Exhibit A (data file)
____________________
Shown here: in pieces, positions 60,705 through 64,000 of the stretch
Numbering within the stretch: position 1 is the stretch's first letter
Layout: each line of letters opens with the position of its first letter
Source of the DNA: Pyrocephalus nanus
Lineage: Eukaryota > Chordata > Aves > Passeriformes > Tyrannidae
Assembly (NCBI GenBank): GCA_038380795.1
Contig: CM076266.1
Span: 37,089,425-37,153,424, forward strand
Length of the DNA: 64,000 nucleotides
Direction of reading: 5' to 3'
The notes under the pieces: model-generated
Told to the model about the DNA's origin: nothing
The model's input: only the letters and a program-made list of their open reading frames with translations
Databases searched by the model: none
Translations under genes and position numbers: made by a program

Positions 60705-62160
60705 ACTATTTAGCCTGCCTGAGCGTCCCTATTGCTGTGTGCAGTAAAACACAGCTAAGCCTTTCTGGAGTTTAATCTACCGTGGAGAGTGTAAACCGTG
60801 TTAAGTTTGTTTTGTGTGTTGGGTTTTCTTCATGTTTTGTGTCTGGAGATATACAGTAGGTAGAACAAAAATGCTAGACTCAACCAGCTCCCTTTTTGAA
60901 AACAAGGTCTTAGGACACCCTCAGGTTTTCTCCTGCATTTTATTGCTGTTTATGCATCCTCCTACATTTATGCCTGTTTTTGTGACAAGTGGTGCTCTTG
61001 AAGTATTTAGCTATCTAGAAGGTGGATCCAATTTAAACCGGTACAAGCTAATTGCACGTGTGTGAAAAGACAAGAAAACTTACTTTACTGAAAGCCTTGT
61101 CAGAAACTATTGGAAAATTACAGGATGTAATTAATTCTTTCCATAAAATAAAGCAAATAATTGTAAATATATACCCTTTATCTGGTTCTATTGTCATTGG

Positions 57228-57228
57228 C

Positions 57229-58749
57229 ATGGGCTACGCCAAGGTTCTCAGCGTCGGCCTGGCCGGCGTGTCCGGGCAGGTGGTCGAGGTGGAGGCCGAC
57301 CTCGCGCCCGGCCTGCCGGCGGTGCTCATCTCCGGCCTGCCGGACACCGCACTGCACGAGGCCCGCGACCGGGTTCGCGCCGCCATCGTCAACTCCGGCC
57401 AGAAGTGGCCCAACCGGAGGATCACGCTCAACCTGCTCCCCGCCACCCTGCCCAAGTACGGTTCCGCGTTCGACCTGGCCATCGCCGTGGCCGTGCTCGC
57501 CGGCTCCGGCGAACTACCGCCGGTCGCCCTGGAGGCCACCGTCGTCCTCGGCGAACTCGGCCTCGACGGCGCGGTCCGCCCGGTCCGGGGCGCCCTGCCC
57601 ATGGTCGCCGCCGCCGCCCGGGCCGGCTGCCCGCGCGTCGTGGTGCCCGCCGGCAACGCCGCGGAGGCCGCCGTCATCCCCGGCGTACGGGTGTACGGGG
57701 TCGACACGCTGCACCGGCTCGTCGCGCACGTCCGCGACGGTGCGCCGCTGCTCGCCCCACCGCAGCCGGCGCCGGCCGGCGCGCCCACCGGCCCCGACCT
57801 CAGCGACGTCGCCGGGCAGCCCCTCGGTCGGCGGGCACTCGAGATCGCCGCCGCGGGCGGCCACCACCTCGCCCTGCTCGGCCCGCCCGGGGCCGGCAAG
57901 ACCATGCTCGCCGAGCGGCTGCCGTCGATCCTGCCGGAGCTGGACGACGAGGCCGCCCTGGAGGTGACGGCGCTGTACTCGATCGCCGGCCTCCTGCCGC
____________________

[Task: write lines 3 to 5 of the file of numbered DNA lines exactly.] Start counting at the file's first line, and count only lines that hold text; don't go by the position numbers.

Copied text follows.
Layout: each line of letters opens with the position of its first letter
Source of the DNA: Pyrocephalus nanus
Lineage: Eukaryota > Chordata > Aves > Passeriformes > Tyrannidae